Mike Rizzo continued his overhaul of the Nationals’ bullpen by acquiring reliever Brandon Kintzler from the Twins, squeezing the deal in just before the trade deadline expired. With his current contract expiring at the end of the season, Kintzler is only a rental relief arm. But he is likely to get the ball in key moments late in games now and into the post season. So who exactly is the Nationals newest pitcher?
The Nationals already made one big deal as the trade deadline approaches, instantly upgrading the state of the bullpen. Mike Rizzo might not be done wheeling and dealing just yet, though. Rizzo is rumored to be on the lookout for another deal for even more bullpen arms. He could also be looking for a rental, veteran centerfielder for the remainder of the season to replace the injured Adam Eaton and the streaky and currently injured Michael A. Taylor. With Joe Ross succumbing to the Tommy John bug, rumors are he might look to the trade market for a new #5 starter. Hopefully those are just rumors, as that would be a waste of Rizzo’s time and the Nationals’ minor league assets.
The Nationals kick off the second half of the 2017 season tonight on the road against the Reds sitting 9.5 games up in the NL East. While the squad has sat in first place for practically the entire season, it hasn’t been an easy road getting there. Some players have outplayed their expectations while others have been disappointing so far this season.
I have very distressing news: Matt Wieters has gone missing. I know his name has been in the lineup; I know it looks like he has been crouching behind the plate. But can you really be sure behind all that catcher’s gear it’s actually him? Because, for the last two months, there has been very little evidence in the box score to prove the presence of Wieters.
While this Nationals season has had lots of ups and downs, the one consistent has been the ongoing Ryan Zimmerman Resurgence. Though Ryan started raking on Opening Day and has not let up since, the narrative around his success has changed over time.
Good Gio and Bad Gio. Every Nationals’ fan has seen these split personalities of enigmatic pitcher Gio Gonzalez. Good Gio is exciting — sometimes awe inspiring. Bad Gio is flat out frustrating to watch. In 2016, the Nationals saw more of Bad Gio than Good. So far in 2017, though, Bad Gio has been mostly absent. What has happened to Bad Gio?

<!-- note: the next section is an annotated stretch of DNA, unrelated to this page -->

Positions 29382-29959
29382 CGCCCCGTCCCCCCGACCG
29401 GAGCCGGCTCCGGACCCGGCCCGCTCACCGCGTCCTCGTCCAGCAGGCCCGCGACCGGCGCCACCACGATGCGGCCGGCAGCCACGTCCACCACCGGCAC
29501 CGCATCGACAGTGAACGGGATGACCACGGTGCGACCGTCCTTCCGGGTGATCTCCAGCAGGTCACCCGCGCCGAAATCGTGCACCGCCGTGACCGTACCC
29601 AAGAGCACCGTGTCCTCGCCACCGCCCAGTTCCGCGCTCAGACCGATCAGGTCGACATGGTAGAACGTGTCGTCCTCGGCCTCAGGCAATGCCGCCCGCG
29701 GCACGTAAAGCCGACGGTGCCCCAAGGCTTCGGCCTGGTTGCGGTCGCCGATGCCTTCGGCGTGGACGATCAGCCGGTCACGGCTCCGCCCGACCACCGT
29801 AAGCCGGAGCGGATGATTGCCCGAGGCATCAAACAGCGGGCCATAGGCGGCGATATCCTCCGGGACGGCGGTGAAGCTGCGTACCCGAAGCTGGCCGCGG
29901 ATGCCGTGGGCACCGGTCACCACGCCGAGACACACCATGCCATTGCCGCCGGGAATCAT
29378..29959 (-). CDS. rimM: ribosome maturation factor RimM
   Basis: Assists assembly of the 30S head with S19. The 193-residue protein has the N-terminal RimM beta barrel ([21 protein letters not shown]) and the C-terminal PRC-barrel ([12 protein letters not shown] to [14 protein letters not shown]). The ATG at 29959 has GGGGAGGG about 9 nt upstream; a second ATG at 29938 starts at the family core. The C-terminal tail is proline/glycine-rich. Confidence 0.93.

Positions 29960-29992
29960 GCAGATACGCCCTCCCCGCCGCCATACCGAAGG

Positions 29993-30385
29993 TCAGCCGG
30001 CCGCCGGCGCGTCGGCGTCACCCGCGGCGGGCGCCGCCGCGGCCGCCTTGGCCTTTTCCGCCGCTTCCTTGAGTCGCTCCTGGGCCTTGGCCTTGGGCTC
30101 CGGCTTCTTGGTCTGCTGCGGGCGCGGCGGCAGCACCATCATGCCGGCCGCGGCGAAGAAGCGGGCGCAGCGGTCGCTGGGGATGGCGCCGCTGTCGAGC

The struggles of the Nationals’ bullpen has understandably garnered most of the negative headlines around DC lately. The bullpen isn’t the only facet of the Nationals performing at near league worst levels, though. The combo of Matt Wieters and Jose Lobaton has quietly been undercutting Nationals’ pitchers this season, one pitch at a time.
On paper, Wednesday’s Nationals versus Dodgers tilt figured to be a game for the ages. Unlike other games that have looked impressive in theory only to fizzle out on the field, this one lived up to the hype.
It might seem like the third time is the charm for Michael A Taylor. Handed a starting role when Adam Eaton went down with a torn ACL, MAT has nearly picked up where Mighty Mouse left off. Since getting plugged into a starting role in Center Field on April 29 through the end of Thursday’s game, Taylor is hitting .328/.369/.557. He’s getting on base and hitting for power, with four doubles, two triples and two home runs, a combination that has him hitting 41% better than league average. He has even swiped two stolen bases to zero caught stealing. Maybe it took a couple turns for Taylor to put it all together, and 2017 is where everything finally clicks?
The 2017 season has not been a good year for Blake Treinen. Handed the closer reigns to start the year, Treinen struggled right out of the gates en route to an 8.10 ERA on the season and a demotion to middle relief. The results for Treinen have been disappointing, to say the least. Most disappointing because he was dominant in 2016, with a 2.28 ERA. So, what has gone wrong this season?